Image from Pixabay: https://pixabay.com/en/gold-bear-gummi-bears-bear-yellow-318359/CC0
The AASL 2015 Best Website list is jampacked with lots of great teacher resources. It was difficult for me to narrow the list down to three favorites, but here they are:
I was drawn to this one immediately since the new school I am going to be working at this year encourages all teachers to use it. I have not had a chance to check it out until now. I love that it allows collaboration between teachers and students and it seems like a great tool to use to keep the problem of missing work at bay.I love that you can create documents for each student and that their work is automatically organized. I went in and actually set up my classrooms on there and posted the first word study assignment documents for my students.I also set up a page for my lesson plans so that I can share with my principal this year. I look forward to sharing documents and staying organized with this great tool.
This one is a website and an app. Remind 101 is a fantastically efficient way to communicate with parents through text messages to their phones or email messages. Mass reminders can be sent out in an instant to let parents know their is a book report due, a field trip coming up, or library trip scheduled. Messages can be sent to individuals also and you can even set up your account to allow the receivers to text back. Sometimes reaching parents by phone or getting notes home proves unreliable. Remind 101 taps into the resources that most parents have on them at all times, their cellphones, and for those that can’t receive text messages, email is an option. Remind 101 will even notify you if you are sending a message out at a late hour and give you an option to schedule it to be sent at a later date. I love the convenience of Remind 101. Communication just got easier.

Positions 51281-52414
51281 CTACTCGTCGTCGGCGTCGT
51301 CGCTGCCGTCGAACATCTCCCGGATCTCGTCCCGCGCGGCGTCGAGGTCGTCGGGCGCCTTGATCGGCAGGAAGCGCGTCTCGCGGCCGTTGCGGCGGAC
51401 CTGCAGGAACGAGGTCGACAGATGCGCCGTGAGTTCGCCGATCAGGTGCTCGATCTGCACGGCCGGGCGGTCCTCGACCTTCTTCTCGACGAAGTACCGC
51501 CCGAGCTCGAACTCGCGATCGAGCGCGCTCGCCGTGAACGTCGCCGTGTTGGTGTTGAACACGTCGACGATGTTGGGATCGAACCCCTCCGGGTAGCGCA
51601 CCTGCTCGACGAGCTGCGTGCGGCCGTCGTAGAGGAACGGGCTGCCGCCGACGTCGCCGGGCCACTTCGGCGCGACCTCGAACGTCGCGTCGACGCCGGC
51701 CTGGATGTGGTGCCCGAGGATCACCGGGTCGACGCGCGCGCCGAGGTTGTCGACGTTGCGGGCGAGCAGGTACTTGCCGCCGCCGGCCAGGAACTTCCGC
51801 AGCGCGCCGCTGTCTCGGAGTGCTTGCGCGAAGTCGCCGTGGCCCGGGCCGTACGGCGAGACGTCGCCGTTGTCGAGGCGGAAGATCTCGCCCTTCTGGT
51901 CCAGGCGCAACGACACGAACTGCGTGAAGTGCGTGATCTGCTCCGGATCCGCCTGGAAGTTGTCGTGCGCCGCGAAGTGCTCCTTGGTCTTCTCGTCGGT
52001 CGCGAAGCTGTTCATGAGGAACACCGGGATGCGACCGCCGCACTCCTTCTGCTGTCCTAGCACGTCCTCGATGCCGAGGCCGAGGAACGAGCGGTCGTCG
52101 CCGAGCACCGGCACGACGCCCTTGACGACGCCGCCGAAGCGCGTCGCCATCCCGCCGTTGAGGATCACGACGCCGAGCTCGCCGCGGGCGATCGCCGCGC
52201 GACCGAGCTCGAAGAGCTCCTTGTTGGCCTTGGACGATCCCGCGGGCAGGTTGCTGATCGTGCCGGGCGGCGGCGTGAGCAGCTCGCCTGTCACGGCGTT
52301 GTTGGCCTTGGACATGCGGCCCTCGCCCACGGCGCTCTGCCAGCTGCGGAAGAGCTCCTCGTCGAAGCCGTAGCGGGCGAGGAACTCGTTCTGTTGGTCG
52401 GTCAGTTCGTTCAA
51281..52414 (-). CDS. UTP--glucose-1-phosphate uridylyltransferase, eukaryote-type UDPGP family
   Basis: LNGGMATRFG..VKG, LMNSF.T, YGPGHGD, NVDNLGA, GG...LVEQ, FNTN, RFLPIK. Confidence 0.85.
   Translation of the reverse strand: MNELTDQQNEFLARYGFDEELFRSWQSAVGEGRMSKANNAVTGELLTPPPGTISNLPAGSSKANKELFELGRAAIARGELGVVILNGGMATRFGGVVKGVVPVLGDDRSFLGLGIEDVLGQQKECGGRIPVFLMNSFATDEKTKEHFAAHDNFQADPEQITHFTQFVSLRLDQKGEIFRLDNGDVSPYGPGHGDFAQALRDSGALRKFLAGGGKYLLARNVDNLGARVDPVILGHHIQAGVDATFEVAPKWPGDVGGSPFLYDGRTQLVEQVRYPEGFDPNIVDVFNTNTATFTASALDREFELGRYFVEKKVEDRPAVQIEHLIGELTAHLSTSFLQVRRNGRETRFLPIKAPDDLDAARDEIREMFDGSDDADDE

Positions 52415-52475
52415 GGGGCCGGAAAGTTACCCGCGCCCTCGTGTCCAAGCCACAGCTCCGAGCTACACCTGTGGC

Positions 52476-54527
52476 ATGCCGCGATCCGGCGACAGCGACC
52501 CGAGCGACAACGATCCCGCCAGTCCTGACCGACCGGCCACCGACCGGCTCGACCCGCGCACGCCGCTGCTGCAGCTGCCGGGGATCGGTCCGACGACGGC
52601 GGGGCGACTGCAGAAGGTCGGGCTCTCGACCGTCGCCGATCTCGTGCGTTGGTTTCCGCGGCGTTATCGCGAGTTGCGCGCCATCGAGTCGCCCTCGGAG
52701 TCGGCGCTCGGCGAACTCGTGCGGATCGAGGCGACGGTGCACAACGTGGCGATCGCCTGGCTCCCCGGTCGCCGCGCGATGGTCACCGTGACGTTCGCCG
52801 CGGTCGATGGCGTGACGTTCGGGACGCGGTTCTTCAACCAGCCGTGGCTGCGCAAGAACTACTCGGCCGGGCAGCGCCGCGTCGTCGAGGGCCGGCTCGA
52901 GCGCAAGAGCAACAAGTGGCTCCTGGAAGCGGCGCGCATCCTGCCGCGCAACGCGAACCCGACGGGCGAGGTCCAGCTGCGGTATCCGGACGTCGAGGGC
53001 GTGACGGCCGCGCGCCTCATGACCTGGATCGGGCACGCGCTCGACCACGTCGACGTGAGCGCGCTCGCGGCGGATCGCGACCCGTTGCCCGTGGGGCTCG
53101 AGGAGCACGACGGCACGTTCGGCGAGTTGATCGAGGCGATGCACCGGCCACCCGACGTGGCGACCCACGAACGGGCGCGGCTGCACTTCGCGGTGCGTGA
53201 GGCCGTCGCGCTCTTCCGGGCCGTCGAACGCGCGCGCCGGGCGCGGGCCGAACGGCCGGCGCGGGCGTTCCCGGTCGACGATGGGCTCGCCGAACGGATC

I love that this tool allows students to write a story and create a cover for the digital book they write, incorporating writing and illustration into projects, and options are plentiful. They can create a cover by selecting a scene, objects, drawing, or even adding their own saved objects. Not only that, but they can add pictures throughout the book along with their text. Access is available without signing up and students can use the website to write individual stories and do collaborative projects as well. However, if they want to save stories, signup is required. A reminder tells them to use a parent email if they are under the age of 13. Stories may be as short or as long as the project requires as users can continue to add pages (I am assuming unlimited as I kept adding and it never stopped me). Students love creating books that they can save and print. I would also incorporate some peer editing when using this tool. Students could give one another feedback before story completion.